where µ0 and σ0 are the mean and standard deviation for the whole window from s to t, µ1 and σ1 are the mean and standard deviation for s to i, and µ2 and σ3 are the mean and standard deviation for i to t.  Because we are using maximum likelihood estimates for all the µ and σ values, we are guaranteed that the log-likelihood Li is non-negative.

The log-probability for a single sample with a Gaussian distribution is
\ln P_{\mu,\sigma}(x) = \ln \left( \frac{1}{\sigma \sqrt{2 \pi}} e^{-\frac{(x-\mu)^2}{2\sigma^2}} \right) = -0.5 \ln(2\pi) -\ln(\sigma) - \frac{(x-\mu)^2}{2\sigma^2}
When we chose the optimal μ and σ for a segment, we did it so that σ2 is the variance, that is the average value of (x-\mu)^2. So when we sum the log probabilities over a segment of length n, using μ and σ optimized for that segment, we get n( -0.5 \ln(2\pi) -\ln(\sigma) - 0.5).

That means that the log likelihood ratio we want simplifies to L_{i} = (s-i)\ln \sigma_{1} + (i-t)\ln \sigma_{2} - (s-t)\ln \sigma_{0}. This simplification works for any modeling that results in independent Gaussian residuals, so we can do stepwise sloping segments by doing linear regression almost as easily as doing stepwise constant segments.

Choosing the best breakpoint is now easy—we just pick the value for i that maximizes Li.

Deciding whether to keep or reject the breakpoint requires looking not just at the likelihood ratio, but at the posterior-odds ratio, which is the likelihood ratio times the prior odds ratio. The prior odds ratio is a parameter we can set independent of the data. For example, if we have an estimate of the expected number of segments per second (sps) for a particular experimental setup and our sampling frequency is fs, then the prior probability of a step at each sample is \mbox{\it sps}/f_{s}, the prior odds ratio is \frac{ \mbox{\it sps} }{f_{s}-\mbox{\it sps}}, and the score we want to use (log posterior odds ratio) is L_{i} + \ln \mbox{\it sps} - \ln (f_{s}-\mbox{\it sps}).

If we are willing to accept no more than FP false positives per second, then we want the probability of a score arising by chance at a sample to be less than \mbox{FP}/ f_{s}

Although I have no proof for it, if the samples are all drawn independently from a Gaussian distribution, empirically the log-likelihood scores seem to be perfectly distributed on an exponential distribution P(L_{i} > x) = e^{-x}. Note that this distribution does not depend on the length of the window, μ, or σ, though I did avoid looking at the first and last few positions in the window, in case there are edge effects.

However, if we low-pass filter the Gaussian noise, then the samples are no longer independent, and the log-likelihood scores go up. The distribution with a cutoff frequency of k times the Nyquist frequency is empirically P(L_{i} > x) = e^{-k x}. (The Nyquist frequency is half the sampling frequency and is the highest frequency that can be represented by the samples.)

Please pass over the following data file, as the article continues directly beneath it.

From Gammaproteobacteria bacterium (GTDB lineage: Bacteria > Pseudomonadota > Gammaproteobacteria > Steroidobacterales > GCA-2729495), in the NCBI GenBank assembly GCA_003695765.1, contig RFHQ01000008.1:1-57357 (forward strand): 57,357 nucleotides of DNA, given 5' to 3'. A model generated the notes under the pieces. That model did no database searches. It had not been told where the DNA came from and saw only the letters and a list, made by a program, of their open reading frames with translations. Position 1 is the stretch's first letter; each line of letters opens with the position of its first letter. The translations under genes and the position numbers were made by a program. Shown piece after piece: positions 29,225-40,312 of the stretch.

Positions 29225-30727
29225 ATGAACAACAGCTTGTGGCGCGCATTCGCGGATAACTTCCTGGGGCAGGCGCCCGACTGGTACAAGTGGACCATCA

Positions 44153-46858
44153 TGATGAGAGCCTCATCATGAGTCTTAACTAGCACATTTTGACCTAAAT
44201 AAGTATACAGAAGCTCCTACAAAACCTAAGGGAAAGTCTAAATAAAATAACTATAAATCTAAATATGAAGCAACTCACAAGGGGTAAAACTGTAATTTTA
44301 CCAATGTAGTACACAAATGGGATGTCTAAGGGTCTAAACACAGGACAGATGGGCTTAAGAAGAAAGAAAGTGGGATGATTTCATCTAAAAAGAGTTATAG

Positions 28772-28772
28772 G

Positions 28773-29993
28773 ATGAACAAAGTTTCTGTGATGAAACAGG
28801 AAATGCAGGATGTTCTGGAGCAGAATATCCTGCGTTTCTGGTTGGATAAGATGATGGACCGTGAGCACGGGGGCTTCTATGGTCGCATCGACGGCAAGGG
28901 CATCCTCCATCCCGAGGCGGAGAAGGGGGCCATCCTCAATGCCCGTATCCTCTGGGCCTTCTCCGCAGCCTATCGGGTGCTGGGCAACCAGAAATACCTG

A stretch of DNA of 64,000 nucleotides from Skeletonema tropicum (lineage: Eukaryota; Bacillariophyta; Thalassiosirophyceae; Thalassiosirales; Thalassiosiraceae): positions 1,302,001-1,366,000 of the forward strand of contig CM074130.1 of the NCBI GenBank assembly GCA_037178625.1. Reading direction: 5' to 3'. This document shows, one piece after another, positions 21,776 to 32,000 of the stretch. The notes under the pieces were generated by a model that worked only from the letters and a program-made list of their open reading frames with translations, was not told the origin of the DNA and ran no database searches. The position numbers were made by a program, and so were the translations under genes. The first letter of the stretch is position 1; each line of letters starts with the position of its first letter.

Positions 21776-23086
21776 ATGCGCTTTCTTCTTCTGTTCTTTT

If these empirically observed distributions are correct, then we have
\frac{\mbox{FP}}{f_{s}} > P(\mbox{score} > x) = P\left(L_{i} > x \right) -\ln \mbox{\it sps} + \ln (f_{s}-\mbox{\it sps})= e^{-k x} \left(\frac{\mbox{\it sps} }{f_{s}-\mbox{\it sps}}\right)^{k}
that is
x > \ln \frac{\mbox{\it sps}}{f_{s}-\mbox{\it sps}} - \frac{1}{k}\ln\left(\frac{\mbox{FP}}{f_{s}}\right).

This is the same result as in More on segmenting noisy signals and Segmenting filtered signals, but there I made the mistake of changing parameterization from FP (false positives per second) to \mbox{\it over} = \frac{\mbox{FP}}{\mbox{\it sps}} (false positives per expected segment), which makes the parameterization more confusing, and I was not clear about where the scaling went for the filtering.

On the example I’ve been checking, I get good results with sps=10 segments/sec and FP=1e-4 false positives/sec, but neither parameter is very critical—changing them by a factor of 1000 does not change the results much.  Dropping FP to 1e-200 does cause segments to be obviously missed.

2014 June 3

EKG lab not quite done

Filed under: Circuits course — gasstationwithoutpumps @ 21:13
Tags: ,

Students came to lab prepared today! Only one of the five groups came to lab without a complete schematic and layout.  The other four groups all breadboarded their circuits and confirmed that they would work as designed (the only changes I suggested were changing from electrolytic capacitors to ceramic capacitors in the high-pass filter and perhaps lowering the corner frequency of the low-pass to remove more of the 60Hz noise—and I made those suggestions only after students had their circuits working).